Tips for overcoming insurance denials
By Andrew Reynolds @projectinform

You would think that accessing hepatitis C treatment would be as simple as the following scenario:

PATIENT: Hey doc, I want to take hepatitis C medications and be cured of the virus once and for all.

PROVIDER: I want you to be cured, too. Here’s your prescription.

PHARMACIST: Here’s your bottle of pills. Let me know if you have any questions and good luck!

Unfortunately, it is not that easy, and there are often multiple steps you, your medical provider, and even your pharmacist might have to go through in order to get your hepatitis C treatment. Just about every insurance plan has restrictions and it can be hard to figure out what they are. Sometimes these restrictions are clearly listed, but other times you won’t know until you try to get the treatment and you get denied. This is a frustrating situation for patients, providers, and advocates alike; hepatitis C is a progressive disease that causes much suffering, and all of this suffering is avoidable with a cure. Everyone with hepatitis C deserves a cure, but barriers can make it challenging.

Restrictions are lifting slowly. Pharmaceutical and insurance companies are striking deals for discounts on medications in return for better access. Patients, advocates, and medical providers are working every day to improve access to hepatitis C medications. In the meantime, there are things you can do to improve your chances for getting your treatment approved. There’s no one-size-fits-all solution for everyone, and this list is not exhaustive, but the following tips may provide some help for you in accessing HCV medications:

Try again.

If you are denied treatment, don’t give up. Talk with your medical provider about appealing the denial and try again with updates about your medical condition. It’s also worth trying again as insurance plans might change their rules and lift restrictions.

Get a specialist.

Even if your primary care provider is able to manage your care and treatments, some insurance plans will only accept a prescription from a specialist, such as a hepatologist or gastroenterologist. If you don’t have a specialist, talk with your medical provider about getting referred to one and having her/him write your prescription and oversee your care.

Check to see if a different drug is covered.

Some insurance plans strike deals with pharmaceutical companies and are able to purchase HCV medications at a discount. These drugs become preferred and may be more likely to get approved. Check to see if the medication your medical provider prescribed for you is preferred by your insurance.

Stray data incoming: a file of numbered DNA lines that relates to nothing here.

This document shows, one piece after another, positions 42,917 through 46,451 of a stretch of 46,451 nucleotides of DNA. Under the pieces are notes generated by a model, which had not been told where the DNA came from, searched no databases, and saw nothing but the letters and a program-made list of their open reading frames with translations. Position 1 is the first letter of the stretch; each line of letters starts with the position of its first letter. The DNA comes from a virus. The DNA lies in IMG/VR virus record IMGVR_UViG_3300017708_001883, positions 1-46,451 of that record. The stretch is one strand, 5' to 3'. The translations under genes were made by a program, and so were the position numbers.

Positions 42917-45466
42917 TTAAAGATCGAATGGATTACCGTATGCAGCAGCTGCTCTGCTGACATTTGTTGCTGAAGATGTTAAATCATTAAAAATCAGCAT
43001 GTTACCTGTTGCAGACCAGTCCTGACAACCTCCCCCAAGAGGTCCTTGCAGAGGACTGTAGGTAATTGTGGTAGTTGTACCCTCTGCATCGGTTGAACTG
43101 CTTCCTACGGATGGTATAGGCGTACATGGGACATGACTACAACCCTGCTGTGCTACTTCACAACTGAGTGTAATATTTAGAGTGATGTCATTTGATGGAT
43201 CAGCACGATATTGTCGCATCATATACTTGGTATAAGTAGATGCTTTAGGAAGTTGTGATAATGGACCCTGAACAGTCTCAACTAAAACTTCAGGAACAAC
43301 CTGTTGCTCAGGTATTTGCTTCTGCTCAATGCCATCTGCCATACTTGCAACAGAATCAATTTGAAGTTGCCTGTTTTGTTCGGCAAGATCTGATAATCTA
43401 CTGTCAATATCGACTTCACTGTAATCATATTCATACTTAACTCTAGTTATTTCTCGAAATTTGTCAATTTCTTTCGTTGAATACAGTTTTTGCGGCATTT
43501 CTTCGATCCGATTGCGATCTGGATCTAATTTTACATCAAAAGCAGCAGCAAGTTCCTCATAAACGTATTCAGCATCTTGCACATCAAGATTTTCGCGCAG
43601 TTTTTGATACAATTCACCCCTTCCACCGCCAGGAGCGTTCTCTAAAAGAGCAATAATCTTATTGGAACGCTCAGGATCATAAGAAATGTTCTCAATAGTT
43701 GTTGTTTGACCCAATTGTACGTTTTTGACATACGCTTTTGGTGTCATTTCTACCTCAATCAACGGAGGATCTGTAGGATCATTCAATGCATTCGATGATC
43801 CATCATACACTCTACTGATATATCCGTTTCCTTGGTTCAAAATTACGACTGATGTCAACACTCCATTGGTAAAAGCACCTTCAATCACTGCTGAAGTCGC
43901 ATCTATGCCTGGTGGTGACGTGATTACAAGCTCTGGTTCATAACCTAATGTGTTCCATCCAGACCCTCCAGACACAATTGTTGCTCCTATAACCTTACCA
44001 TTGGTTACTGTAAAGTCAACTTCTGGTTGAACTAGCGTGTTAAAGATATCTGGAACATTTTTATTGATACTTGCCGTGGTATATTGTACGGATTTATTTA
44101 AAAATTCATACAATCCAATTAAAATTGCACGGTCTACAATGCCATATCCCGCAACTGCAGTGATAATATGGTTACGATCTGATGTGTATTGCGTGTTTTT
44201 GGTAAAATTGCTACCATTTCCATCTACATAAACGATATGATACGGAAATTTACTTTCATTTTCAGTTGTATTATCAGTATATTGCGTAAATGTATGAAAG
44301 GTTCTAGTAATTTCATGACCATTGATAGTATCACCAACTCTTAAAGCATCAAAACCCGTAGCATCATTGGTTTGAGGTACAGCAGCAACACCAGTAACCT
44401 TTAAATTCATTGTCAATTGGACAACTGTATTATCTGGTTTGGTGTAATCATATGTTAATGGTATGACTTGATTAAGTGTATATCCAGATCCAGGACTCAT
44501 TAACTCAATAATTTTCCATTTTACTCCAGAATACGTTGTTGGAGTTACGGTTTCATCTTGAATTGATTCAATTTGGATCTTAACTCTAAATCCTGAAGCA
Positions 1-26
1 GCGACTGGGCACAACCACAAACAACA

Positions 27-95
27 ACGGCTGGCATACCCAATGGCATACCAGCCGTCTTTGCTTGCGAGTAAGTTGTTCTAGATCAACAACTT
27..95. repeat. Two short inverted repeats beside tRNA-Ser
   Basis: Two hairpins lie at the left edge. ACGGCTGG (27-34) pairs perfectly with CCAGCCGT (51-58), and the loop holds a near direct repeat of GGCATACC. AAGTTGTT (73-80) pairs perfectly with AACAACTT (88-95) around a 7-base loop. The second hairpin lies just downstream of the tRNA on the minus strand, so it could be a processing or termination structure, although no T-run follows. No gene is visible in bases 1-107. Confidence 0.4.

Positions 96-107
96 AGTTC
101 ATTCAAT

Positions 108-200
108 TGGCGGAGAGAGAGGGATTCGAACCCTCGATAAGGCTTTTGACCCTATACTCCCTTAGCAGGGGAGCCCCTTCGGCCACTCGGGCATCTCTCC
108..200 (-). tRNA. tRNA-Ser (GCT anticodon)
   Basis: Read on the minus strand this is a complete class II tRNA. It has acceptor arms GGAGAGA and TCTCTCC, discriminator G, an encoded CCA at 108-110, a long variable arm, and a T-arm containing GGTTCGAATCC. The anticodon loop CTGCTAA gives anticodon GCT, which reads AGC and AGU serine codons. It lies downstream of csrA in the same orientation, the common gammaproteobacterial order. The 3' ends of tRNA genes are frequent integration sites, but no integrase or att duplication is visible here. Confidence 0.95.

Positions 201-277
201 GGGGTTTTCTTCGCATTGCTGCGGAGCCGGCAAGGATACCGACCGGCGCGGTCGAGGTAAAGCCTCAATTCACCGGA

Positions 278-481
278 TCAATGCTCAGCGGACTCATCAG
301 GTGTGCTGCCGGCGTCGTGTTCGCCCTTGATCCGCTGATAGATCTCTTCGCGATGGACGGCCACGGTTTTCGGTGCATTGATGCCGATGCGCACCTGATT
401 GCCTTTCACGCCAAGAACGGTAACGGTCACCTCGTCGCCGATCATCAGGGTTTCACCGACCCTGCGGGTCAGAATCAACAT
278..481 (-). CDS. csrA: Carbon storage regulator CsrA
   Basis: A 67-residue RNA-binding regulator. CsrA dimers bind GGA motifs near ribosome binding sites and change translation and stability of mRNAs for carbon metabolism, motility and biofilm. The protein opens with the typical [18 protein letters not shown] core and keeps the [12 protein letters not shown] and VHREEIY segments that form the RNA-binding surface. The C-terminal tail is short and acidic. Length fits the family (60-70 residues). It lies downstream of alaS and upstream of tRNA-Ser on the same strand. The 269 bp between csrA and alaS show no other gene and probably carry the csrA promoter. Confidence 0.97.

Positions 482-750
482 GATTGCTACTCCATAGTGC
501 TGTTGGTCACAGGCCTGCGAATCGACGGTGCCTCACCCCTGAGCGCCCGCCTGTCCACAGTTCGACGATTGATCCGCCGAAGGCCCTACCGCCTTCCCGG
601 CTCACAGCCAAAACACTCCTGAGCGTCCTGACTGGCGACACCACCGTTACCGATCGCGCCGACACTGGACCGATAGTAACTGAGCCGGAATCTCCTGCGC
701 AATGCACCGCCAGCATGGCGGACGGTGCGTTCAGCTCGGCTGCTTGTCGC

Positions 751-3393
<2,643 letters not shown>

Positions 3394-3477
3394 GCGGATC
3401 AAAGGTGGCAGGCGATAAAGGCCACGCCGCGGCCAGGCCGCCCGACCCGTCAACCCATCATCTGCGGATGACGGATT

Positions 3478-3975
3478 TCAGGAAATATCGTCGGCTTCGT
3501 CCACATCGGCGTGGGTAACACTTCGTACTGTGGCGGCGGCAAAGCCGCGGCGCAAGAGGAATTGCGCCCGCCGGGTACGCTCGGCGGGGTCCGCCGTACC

Check with the pharmaceutical company’s patient assistance program (PAP).

Every pharmaceutical company that produces hepatitis C medications has patient assistance programs and co-pay assistance programs. Many have restrictions for insured or underinsured people, but some do not. Even in those that do have restrictions, they have staff who may be able to help you navigate the system.

Refer back to the AASLD/IDSA HCV Treatment Guidance.

As you and your provider appeal a denial, cite and quote the AASLD/IDSA HCV Treatment Guidance recommendations found at hcvguidelines.org. These recommendations call for all people with hepatitis C to be treated regardless of disease stage or substance use history. Citing these expert recommendations can help support your argument for your right to treatment.

Track and talk about your symptoms at every provider visit.

If you and your provider can demonstrate how HCV impacts your quality of life, your insurance company may approve you. HCV can cause any number of symptoms—some objective, and others, like fatigue or chronic pain, are more subjective. Keep a health journal and track your symptoms and their impact on your quality of life. Talk to your provider about them at every visit and make them a part of your medical record to reference in your appeal.

Explore clinical trials as an option.

Clinical trials can be an option for treatment. There are many next-generation HCV treatment options in the pipeline from a number of companies. Clinical trials have the benefit of covering the treatment, as well as the labs and requisite provider visits. Some even pay you for your time and effort. Go to clinicaltrials.gov.

Talk to other HCV patients who’ve gone through this and received treatment.

Go to support groups, check out patient listservs, join a social media group (Facebook, Reddit, etc.) and ask people what they did to get treatment. Some of the things may not be applicable to you, but you never know; one person’s strategy may be a good fit for you. And even if not, you’ll get support and empathy from people to help you get through this stressful time.

Finally: Don’t give up. Even if it looks bleak and there is no way you will get treatment—and it may very well be bleak—don’t stop trying, and lean on your support network to help out. There are people working every day to lift restrictions and improve access to hepatitis C care. Call HELP-4-HEP at (877) 435-7443 to talk about your options and get support while waiting for the cure that you deserve.